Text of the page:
Nose Shape: There are two forms of aerodynamic drag affecting the nose of a subsonic model rocket in flight: pressure drag and friction drag.
Nose shapes having the lowest pressure drag are, in order of increasing pressure drag coefficient: ellipsoidal, ogival, and hemispherical - with very little difference between the last two.
Friction drag on the nose depends upon the total surface area (called "wetted area" in aerodynamic parlance) and the surface smoothness.
Cosmonaut Pavel Romanovich Popovich received a briefing from two Yugoslav Young Pioneers at the 18th Int. Astronautical Fed. Congress held September 1967 in Belgrade.
The best compromise between pressure drag and friction drag coefficients of an ellipsoidal or ogival nose shape is a length-to-base-diameter ratio between 2 and 3. Morlin-I has a hollowed-balsa ellipsoidal nose with an 1/d ratio of 3. This gives a pressure drag coefficient so low that it's difficult to measure it. If the balsa surface is filled and a very smooth, high-gloss finish applied, the boundary layer will remain laminar over the nose at nearly all speeds, and the friction drag coefficient will be very low. Length-to-diameter Ratio: Friction drag depends upon surface roughness and upon total wetted area. If the boundary layer is kept laminar by careful construction and finish, the lowest total drag on the body of a model rocket is achieved with length-to-diameter ratios between 10 and 16, according to Professor Jerry Gregorek of Ohio State. The lid ratio of the Morlin-I is 14.45. Actually, the lowest possible 1/d ratio is best if the boundary layer is turbulent. And it probably is, starting at some point back from the tip of the nose and depending upon the model's speed. However, whether the boundary layer is laminar or not, some compromise must be made with stability. Here is where the high 1/d ratios payoff. A model with a high 1/d ratio requires less fin area for adequate static stability and can have a much higher dynamic stability. (Note: This whole area of the relationship between 1/d ratio, drag, and dynamic stability is one that is receiving considerable attention. It's mathematically messy, but some NAR Leader and Senior Members with access to computers are making progress.)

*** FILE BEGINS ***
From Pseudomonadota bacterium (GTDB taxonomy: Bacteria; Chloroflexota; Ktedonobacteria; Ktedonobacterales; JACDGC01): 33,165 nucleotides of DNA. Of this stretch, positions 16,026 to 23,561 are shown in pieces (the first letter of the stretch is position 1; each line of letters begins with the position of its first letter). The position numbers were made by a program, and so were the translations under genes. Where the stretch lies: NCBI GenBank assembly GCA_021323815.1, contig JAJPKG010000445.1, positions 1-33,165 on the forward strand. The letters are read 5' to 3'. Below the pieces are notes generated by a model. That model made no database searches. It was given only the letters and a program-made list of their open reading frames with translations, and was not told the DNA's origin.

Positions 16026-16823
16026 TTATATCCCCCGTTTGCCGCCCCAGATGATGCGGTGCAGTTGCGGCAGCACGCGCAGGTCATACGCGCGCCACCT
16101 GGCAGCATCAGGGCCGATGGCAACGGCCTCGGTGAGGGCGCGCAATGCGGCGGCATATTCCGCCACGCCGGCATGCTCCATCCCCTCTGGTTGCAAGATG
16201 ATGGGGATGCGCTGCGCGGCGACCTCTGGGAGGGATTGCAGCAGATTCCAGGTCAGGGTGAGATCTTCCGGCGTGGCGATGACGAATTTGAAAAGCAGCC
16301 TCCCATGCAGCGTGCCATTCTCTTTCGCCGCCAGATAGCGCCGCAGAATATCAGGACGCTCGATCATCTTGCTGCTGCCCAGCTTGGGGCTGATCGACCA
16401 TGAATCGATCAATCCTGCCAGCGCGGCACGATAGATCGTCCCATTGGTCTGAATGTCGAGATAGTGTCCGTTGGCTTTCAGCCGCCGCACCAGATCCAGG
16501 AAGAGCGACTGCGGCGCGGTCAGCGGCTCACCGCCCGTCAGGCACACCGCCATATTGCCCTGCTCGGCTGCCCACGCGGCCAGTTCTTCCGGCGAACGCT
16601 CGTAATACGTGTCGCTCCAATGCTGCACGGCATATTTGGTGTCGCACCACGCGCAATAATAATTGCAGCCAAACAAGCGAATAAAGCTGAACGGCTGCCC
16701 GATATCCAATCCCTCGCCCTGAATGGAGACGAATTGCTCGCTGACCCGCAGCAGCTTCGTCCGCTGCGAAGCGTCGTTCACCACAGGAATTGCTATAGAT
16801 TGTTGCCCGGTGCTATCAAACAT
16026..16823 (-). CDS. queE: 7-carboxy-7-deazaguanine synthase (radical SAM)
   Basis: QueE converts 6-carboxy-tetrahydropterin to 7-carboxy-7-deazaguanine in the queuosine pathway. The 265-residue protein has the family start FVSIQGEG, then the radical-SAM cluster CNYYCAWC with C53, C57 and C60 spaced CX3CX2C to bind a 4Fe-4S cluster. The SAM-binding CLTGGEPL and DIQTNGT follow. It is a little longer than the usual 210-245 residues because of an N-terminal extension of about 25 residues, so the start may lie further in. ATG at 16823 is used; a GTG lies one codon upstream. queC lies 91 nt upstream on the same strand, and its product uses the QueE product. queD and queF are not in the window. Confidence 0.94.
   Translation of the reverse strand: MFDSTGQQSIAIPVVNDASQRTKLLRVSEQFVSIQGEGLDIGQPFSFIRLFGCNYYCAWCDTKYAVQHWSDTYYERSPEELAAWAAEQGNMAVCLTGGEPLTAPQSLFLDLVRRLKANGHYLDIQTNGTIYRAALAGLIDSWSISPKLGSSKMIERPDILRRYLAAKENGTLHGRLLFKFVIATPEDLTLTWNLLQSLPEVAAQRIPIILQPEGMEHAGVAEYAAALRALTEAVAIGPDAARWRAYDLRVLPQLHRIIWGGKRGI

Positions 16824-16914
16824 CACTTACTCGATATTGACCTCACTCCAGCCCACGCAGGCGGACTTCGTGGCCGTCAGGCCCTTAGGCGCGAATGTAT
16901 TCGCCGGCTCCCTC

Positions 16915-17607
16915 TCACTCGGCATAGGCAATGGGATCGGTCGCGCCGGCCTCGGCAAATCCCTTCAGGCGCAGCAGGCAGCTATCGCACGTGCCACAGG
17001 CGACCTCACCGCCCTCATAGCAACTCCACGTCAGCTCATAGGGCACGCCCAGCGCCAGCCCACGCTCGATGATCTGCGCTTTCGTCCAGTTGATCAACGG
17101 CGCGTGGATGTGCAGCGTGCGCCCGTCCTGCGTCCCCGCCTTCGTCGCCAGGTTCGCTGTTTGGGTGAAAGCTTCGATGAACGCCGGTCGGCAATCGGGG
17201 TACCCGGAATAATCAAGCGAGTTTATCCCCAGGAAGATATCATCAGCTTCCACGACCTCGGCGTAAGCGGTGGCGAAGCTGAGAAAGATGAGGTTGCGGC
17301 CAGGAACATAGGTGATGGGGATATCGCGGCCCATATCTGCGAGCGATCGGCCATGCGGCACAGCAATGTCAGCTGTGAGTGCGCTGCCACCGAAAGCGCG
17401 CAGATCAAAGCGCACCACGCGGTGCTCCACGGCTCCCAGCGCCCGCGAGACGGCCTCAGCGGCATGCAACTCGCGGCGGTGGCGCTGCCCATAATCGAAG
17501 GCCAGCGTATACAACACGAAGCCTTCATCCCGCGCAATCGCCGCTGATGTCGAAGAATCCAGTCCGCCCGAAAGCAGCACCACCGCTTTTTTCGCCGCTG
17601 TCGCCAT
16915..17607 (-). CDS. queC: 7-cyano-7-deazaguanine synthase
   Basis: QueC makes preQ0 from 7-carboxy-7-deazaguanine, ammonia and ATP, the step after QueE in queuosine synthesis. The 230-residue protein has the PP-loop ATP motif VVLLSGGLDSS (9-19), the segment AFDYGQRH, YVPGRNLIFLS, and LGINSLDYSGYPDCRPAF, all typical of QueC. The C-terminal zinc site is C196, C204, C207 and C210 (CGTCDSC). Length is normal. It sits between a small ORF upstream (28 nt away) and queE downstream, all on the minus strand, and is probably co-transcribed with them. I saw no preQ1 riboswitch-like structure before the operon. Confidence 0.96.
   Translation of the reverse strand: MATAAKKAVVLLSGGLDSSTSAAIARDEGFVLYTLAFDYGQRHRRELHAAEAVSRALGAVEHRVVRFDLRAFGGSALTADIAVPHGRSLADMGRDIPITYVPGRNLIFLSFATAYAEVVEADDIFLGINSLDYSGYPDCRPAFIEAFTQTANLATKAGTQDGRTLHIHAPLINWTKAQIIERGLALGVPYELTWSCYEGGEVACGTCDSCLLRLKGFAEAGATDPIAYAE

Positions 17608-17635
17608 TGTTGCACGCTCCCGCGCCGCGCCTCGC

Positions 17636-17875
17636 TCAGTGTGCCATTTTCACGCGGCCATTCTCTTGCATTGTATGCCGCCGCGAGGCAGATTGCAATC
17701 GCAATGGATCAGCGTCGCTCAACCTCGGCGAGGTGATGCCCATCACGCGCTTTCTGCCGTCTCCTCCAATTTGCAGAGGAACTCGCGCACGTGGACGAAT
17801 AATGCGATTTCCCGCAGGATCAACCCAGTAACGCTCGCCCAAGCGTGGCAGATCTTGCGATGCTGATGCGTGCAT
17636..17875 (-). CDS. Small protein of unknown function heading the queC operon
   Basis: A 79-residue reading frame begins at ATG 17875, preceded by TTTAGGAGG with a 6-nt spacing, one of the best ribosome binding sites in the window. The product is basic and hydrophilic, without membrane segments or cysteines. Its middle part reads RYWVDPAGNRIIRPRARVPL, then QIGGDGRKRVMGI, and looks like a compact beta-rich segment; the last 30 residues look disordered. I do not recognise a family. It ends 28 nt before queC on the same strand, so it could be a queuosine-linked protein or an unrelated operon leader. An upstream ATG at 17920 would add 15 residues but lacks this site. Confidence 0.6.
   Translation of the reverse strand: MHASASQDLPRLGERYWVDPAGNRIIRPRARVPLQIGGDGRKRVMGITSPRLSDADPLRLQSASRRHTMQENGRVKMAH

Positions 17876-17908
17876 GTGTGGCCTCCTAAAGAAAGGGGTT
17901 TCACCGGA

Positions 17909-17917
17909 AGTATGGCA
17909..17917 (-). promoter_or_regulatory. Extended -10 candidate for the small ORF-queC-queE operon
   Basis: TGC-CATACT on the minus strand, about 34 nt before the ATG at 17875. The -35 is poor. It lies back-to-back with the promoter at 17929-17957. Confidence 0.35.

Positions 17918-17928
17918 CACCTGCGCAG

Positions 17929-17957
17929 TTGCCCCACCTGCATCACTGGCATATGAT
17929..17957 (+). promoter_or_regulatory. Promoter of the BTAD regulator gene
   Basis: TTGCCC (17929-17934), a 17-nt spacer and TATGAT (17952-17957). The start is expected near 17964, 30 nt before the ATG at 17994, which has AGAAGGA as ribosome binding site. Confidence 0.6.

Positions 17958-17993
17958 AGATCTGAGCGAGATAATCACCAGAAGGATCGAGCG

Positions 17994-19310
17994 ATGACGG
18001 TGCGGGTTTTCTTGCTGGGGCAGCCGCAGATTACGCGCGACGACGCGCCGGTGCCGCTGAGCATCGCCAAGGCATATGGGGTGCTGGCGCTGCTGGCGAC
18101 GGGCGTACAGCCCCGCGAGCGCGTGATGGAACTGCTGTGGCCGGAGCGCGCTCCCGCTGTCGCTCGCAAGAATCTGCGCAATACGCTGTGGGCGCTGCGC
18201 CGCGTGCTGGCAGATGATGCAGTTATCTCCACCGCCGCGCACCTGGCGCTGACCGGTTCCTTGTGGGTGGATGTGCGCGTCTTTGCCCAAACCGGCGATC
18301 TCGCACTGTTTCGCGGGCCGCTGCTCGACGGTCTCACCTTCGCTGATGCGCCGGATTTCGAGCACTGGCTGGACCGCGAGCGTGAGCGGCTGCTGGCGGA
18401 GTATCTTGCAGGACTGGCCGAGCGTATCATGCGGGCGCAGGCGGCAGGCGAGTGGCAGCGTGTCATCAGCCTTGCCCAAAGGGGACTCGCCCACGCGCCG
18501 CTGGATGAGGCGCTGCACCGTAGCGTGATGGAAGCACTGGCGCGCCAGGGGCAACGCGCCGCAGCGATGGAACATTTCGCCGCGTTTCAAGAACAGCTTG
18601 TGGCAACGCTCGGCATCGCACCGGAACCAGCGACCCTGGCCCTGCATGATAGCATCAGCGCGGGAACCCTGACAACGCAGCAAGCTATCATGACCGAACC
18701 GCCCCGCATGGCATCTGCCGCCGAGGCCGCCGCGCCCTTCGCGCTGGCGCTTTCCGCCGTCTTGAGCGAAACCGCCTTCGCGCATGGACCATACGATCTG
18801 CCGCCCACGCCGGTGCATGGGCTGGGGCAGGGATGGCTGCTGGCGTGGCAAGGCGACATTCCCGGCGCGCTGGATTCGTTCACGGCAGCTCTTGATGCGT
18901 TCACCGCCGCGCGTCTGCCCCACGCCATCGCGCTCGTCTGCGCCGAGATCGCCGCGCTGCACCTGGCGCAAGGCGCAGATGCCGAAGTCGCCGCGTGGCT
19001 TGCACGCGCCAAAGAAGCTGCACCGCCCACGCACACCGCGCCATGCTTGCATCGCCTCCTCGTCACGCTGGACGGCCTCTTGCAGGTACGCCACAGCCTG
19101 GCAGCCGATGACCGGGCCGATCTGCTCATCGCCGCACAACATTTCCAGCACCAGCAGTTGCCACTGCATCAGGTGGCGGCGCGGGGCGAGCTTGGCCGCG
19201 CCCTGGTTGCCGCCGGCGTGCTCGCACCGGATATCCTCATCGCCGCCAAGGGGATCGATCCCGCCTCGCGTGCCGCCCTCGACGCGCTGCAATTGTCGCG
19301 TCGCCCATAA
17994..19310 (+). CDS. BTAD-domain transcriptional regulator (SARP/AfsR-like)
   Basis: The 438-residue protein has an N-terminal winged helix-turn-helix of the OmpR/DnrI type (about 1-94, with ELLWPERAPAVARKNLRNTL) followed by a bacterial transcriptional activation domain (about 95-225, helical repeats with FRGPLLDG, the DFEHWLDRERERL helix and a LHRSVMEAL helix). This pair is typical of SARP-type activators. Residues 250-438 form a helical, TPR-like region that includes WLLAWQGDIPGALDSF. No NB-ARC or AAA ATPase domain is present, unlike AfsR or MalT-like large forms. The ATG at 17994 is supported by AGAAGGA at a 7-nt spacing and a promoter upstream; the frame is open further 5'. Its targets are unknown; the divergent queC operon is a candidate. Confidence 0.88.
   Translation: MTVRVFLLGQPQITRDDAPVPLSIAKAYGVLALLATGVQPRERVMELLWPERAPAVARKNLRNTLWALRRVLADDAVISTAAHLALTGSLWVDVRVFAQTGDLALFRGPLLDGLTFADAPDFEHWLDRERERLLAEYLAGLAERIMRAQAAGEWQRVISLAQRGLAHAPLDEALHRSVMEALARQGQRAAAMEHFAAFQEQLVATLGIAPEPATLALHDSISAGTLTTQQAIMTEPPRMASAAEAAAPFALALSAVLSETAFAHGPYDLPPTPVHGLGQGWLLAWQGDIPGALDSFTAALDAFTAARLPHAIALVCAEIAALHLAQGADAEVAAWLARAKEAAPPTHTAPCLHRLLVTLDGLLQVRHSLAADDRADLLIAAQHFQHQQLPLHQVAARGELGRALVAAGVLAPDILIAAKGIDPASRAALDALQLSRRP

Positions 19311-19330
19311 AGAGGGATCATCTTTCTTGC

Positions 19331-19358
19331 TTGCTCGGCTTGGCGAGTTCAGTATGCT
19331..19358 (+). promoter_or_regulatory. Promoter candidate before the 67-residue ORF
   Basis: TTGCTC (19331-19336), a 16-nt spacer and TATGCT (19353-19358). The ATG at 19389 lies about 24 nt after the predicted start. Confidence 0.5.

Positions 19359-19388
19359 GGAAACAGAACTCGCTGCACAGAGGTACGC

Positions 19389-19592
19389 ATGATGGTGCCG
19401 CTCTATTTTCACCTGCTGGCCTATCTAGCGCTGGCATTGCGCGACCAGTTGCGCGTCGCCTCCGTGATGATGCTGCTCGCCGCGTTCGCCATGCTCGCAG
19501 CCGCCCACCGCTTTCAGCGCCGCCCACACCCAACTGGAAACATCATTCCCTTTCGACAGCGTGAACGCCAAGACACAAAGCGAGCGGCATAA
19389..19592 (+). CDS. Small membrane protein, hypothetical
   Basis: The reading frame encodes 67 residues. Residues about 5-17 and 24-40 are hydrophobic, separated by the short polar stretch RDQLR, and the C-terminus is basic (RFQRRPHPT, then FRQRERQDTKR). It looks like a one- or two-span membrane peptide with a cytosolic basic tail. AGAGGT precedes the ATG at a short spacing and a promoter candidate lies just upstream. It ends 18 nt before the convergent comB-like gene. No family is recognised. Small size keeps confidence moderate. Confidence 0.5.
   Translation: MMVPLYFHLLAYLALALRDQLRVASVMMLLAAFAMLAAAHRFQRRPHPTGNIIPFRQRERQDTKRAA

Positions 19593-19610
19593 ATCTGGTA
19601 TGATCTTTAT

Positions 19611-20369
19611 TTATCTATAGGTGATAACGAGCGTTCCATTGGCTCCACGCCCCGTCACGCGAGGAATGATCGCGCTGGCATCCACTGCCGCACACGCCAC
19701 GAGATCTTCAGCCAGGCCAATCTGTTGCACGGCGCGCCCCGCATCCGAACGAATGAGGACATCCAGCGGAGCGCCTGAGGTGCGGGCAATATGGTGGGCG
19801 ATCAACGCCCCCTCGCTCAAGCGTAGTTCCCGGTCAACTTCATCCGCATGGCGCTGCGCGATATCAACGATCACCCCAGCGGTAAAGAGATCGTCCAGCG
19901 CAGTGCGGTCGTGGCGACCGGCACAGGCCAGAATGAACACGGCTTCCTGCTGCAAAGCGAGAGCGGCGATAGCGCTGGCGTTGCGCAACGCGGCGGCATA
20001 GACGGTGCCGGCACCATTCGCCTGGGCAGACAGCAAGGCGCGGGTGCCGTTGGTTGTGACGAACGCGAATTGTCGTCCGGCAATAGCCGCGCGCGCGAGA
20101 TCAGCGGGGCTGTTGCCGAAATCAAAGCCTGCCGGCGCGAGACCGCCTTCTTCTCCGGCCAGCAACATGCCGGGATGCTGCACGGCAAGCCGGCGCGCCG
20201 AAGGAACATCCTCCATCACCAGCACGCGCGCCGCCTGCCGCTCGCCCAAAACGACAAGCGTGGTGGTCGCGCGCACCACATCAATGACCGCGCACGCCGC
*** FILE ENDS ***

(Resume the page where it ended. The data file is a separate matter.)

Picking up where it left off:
Figure 1 - Low-Drag, High-Efficiency Subsonic Fin Design
Fin Shape: Which is a better fin planform? Delta, rectangular, tapered-swept, clipped delta ... or does it really make any difference? I believe that it does.
When a model rocket flies at zero angle of attack, its fins with symmetrical airfoils produce no lift force. Therefore, the only fin associated drag is the interference generated at the junction of the fin root and the cylindrical body and the friction caused by the boundary layer of the airflow over the fin surfaces. Theoretically, the interference drag caused by the fin-body joint can be reduced by using a triform fin configuration instead of cruciform, and by fillets at the fin-body joint; this drag can never be eliminated, but it can be reduced. Because of the small fin chord, airflow over their surfaces is probably laminar at all model rocket flight speeds. A good finish is important to minimize friction drag.
However, no model rocket flies continually at zero angle of attack. Disturbances tend to swing it away from zero to some angle of attack. When this happens, a fin assumes an angle of attack to the airflow also and therefore begins to generate lift. This swings the model back to zero angle of attack so that it flies straight. So, a fin must be treated as a small wing with a symmetrical airfoil, and we must begin to take into consideration such wing factors as aspect ratio, slope of the lifting coefficient as a function of angle of attack, induced drag (drag due to lift), stall, tip vortices, etc.
This introduces so many variables that a model rocket designer must resort to "trade-off's" or compromises. The trade-offs a designer makes become like a signature; you can nearly always spot his designs. As an example, check a couple of manufacturer's catalogs. One firm's models generally use a tapered-swept fin planform. Another is partial to clipped-deltas with no trailing edge sweep. Yet another will favor trapezoidal fins. Often, the fin planform is selected on the basis of aesthetics" (a model rocket must look like a rocket before it sells well as a kit). There is nothing wrong with the aesthetic approach; often it results in very high performance.
There is much to be said in favor of the airplane designer's truism: "If it looks right, it will fly right."
However, we've got a miniature wing hanging out there called a fin. Scientific principles that apply to wing design hold true for model rocket fins. Different wing planforms have different purposes. The same holds true for model rocket fins. A fin planform should be selected as a result of a trade-off analysis based on the end-use of the model rocket.